Early Indo-European Online
Introduction to the Language Lessons
Jonathan Slocum and Winfred P. Lehmann
Recent advances in determining the origin of western civilization and the settlement of Europe are based especially on findings in genetics, archeology and linguistics. The papers on the topic given at a conference that brought together eminent specialists in these fields under organization of the Banco Popolare di Milano have been published in Italian under the title Le radici prime dell'Europa. Gli intrecci genetici, linguistici, storici, edited by Gianluca Bocchi and Mauro Ceruti (Milan: Bruno Mondadori, 2001). While these three sciences all provide information on the settlement, only through linguistics can the people involved be identified. Yet linguistics dealing with the early period is least advanced of the three. Moreover, grammars published as introductions to the early languages are produced on the pattern of those designed for instruction of secondary school students of years past, who were expected to take eight years of Latin, six of Greek, and then proceed to the study of Sanskrit and other less widely studied languages like Old Slavic, Armenian, and Avestan. Under curricula of today, few scholars find such a course of study acceptable.
Moreover, the important ability with respect to these languages is that of reading texts, with or without the help of translations. The online introductions in Early Indo-European Online are designed to provide such ability. In this series, texts that in themselves are valuable for literary and historical as well as linguistic purposes are briefly introduced, glossed word-by-word, followed by grammatical descriptions, and accompanied by a complete glossary, a base-form dictionary, and an English meaning index. For example, the third through fifth units of the introduction to Latin contain Julius Caesar's descriptions of the early Germanic people, which we assume from our reading of Herodotus and other early historians might also apply to the Indo-European peoples several millennia earlier. Other texts are important selections of literature, such as the opening lines of the Iliad and the Odyssey. Still others are important theological texts.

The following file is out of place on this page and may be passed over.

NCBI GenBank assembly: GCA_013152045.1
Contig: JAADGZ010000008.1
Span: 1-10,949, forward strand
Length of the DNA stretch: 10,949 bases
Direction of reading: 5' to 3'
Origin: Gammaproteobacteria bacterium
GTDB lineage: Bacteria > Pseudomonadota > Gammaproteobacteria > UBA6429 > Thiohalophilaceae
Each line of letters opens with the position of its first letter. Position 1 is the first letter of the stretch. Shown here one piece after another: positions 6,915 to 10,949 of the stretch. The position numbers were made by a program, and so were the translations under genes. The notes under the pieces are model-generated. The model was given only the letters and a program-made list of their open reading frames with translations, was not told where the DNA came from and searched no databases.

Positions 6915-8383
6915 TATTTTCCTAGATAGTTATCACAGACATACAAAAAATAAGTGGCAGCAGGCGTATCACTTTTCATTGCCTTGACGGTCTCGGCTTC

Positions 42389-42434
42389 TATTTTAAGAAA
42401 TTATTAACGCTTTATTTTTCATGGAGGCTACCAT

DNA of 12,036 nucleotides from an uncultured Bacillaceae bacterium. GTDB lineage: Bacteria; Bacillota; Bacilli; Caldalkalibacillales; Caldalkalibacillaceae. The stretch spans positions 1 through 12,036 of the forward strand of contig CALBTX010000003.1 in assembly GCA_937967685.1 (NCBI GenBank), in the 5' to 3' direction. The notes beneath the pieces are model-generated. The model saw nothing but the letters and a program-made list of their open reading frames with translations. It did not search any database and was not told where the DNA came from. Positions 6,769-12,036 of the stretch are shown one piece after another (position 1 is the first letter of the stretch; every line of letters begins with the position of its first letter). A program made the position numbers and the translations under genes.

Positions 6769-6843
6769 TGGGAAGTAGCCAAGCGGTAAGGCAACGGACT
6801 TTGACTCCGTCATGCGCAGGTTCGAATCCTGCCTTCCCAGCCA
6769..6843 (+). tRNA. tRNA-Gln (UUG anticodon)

Most of this work has been carried out under grants from the Salus Mundi Foundation, for which we owe thanks to Dr. A. Richard Diebold, Jr. We hope that these lessons have wide usage, but would also appreciate users giving credit to him and to Salus Mundi for the grant that made possible the introductions to Latin and Greek and, through follow-on grants, subsequent works, all part of the Linguistics Research Center collection. We welcome comments, which may be sent to the Linguistics Research Center via the e-mail "comments" link at the bottom of each page.
About the Series Authors
Each lesson series represents the collaborative work of two or more individuals, as described below in the order of series completion.
- All Latin and Greek texts were annotated by Dr. Winfred P. Lehmann for their meaning and grammar; sections at the end of each lesson provide basic descriptions of the language that help one understand the texts. The glosses for Latin and Greek were then edited by Marie-Claire Beaulieu, a Classics student.
- The Old Church Slavonic lessons, with glosses and translations, etc., were written by Todd B. Krause, who at that time was a Physics student with serious ancient language interests.
- The Classical Armenian texts were originally glossed, and most of them translated, by Prof. John A.C. Greppin; these were then edited by Dr. Jonathan Slocum. Todd Krause made final corrections and wrote the rest of the lesson content (grammar points).
- The Old Iranian (Avestan & Old Persian) lessons were initiated by Scott L. Harvey, an Asian Studies student, and completed by Drs. Lehmann and Slocum.
- The Old Norse (Old Icelandic) lessons, with glosses and translations etc., were written by Dr. Todd B. Krause.